20. Intuition of first principles. They are perceived in the idea of being, which is the formal object of the intellect. The transcendent principle (principle of identity) is the ultimate basis of every proof for the existence of God. The affirmation of the objective validity of this transcendent principle tacitly implies the admission of the existence of the divine and transcendental being, who is absolutely identical with himself. In all forms of evolutionary Pantheism contradiction necessarily is the first principle

21. The anti-intellectualistic objection raised against the principle of non-contradiction. Solution of the same by means of the concept of potency, which enters into all the proofs for the existence of God

22. Hegel's objection (absolute intellectualism) to the principle of identity. Substance is the determining principle of identity. What place it holds in the demonstration of the existence of God

24.         The principle of sufficient reason is the immediate basis of the proofs for the existence of God. By the appeal to the impossible it resolves itself into the principle of identity. In this sense, it is an analytical principle

25.         The principle of efficient causality is the immediate basis of the proofs for the existence of God. The idea of efficient cause and its ontological validity. Efficient causality, defined in terms of actual being, transcends the order of phenomena and is an accidentally sensible, but essentially intelligible, entity

26.         All "becoming," and every composite, necessarily de-

mands a cause

27.         The principle of finality, derived from the principle of sufficient reason. The knowledge of its absolute validity, far from presupposing the knowledge of God's existence, must be the means by which it becomes known to us

ARTICLE II

THE TRANSCENDENTAL VALIDITY OF FIRST IDEAS AND FIRST PRINCIPLES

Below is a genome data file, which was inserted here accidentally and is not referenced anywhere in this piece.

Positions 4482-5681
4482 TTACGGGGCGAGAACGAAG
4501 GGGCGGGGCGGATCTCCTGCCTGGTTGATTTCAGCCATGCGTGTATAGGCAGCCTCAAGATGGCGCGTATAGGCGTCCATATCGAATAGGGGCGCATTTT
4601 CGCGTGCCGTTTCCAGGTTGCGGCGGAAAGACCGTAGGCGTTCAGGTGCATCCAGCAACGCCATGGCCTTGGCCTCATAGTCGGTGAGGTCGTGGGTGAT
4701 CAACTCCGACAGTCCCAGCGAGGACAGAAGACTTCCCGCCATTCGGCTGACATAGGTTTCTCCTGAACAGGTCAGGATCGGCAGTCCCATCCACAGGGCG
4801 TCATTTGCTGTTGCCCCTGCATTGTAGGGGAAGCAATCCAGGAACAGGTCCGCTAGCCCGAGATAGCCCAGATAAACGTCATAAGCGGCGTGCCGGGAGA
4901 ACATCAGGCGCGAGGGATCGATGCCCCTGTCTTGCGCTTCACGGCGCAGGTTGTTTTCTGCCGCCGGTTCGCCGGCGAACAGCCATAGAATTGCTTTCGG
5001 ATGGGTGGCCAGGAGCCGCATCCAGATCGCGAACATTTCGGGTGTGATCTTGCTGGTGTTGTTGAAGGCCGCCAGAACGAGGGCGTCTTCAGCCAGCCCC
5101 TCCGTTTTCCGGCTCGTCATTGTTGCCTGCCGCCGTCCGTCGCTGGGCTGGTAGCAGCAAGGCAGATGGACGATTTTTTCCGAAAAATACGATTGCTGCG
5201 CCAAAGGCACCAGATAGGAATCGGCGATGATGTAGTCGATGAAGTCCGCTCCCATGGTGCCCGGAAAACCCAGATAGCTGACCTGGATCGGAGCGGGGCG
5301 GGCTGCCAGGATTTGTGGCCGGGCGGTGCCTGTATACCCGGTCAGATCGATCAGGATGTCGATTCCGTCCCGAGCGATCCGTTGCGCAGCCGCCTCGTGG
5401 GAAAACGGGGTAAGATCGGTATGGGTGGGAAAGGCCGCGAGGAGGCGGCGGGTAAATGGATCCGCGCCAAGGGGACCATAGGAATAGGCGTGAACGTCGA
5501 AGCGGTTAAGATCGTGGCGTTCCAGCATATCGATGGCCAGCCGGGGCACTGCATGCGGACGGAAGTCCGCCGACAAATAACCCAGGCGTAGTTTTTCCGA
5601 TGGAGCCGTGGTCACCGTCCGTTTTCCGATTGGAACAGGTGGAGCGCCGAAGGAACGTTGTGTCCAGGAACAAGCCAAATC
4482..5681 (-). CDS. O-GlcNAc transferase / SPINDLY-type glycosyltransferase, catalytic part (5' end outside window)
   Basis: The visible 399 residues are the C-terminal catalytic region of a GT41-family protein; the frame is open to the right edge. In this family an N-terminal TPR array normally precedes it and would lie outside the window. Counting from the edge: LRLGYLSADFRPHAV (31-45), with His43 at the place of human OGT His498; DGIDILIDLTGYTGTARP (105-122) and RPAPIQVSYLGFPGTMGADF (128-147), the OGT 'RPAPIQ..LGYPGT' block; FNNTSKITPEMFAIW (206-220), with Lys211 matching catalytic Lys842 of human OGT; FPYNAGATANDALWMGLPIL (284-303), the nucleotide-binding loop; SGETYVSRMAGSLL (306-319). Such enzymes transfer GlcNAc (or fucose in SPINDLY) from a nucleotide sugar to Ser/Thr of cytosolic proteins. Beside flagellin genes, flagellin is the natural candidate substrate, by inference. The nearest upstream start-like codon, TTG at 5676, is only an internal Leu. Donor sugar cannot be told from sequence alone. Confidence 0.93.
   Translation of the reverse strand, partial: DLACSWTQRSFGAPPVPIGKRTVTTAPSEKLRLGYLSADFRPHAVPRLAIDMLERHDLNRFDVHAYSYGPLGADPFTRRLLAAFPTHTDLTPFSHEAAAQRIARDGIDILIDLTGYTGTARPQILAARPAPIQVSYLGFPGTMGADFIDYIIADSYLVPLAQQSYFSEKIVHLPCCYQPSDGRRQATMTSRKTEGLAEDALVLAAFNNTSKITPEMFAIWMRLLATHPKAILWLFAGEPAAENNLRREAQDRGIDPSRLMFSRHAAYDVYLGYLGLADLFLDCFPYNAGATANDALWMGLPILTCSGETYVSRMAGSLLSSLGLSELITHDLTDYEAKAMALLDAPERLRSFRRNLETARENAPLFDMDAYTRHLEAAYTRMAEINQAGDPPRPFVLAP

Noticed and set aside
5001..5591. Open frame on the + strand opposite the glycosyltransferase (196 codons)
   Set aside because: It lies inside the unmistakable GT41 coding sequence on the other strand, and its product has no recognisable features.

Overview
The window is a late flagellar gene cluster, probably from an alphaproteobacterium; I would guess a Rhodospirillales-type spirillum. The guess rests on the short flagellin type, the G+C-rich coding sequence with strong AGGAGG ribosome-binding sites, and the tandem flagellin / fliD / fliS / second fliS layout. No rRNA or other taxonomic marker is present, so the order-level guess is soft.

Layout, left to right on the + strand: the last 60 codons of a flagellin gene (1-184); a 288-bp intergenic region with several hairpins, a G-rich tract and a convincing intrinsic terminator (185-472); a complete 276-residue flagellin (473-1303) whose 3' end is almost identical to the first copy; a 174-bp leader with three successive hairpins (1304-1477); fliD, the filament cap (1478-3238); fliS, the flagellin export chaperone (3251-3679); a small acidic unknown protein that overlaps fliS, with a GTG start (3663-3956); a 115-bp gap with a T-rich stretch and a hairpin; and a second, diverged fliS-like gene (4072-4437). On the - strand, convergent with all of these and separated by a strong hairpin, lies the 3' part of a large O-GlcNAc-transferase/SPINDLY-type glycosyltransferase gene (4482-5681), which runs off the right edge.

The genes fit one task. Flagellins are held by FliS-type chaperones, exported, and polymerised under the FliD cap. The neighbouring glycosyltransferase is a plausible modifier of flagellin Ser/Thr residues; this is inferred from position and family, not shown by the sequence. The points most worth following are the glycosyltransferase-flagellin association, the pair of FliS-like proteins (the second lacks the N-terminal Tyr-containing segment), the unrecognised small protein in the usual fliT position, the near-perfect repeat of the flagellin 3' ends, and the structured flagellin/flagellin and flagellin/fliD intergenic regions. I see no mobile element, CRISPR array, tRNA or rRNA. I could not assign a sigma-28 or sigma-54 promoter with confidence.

28.         The objections of modern idealistic and empirical Agnosticism and those of medieval Agnosticism .

29.         Direct proof of the transcendental validity of primary

ideas

3o. Indirect proof of the transcendental validity of pri-

mary notions

31.      The middle term of our demonstration is analogical

The force of such a demonstration

32.      This analogical knowledge enables the human mind to grasp the fact of God's existence, and to perceive something of His essence; but it is not a quidditative perception, that is, a perception of what properly constitutes the essence of the Deity             

 

33.         Solution of the objections raised against the transcendental validity of primary notions 

III Exposé of the Proofs for the Existence of God .

34.         The five main proofs. Their universality. Their order. What they are intended to demonstrate

35.         General proof, which includes all the others. Its principle is that the greater cannot proceed from the

less. The higher alone explains the lower

36.         Proof from motion. A. The proof.—B. Objections.—

C. Consequences

37.         Proof by means of efficient causes

38.         Proof based on contingency

39.         Proof based on the various grades of being

4o. Proof based on the order prevailing in the world

41. These five typical proofs establish five attributes, which can be predicated only of the self-subsisting being, who subsists above all things

APPENDIX

THE THOMISTIC PROOFS FOR THE EXISTENCE OF GOD IN THEIR RELATION TO THE NO-

TION OF PROPER CAUSE

FIRST PROOF: FROM MOTION

SECOND PROOF: FROM EFFICIENT CAUSES

THIRD PROOF: FROM THE CONTINGENCY OF BEINGS IN THE

WORLD

FOURTH PROOF: FROM THE DEGREES OF PERFECTION IN BE-

 

FIFTH PROOF: FROM THE ORDER PREVAILING IN THE UNI-

VERSE

THE ONE END TO WHICH ALL FIVE PROOFS CONVERGE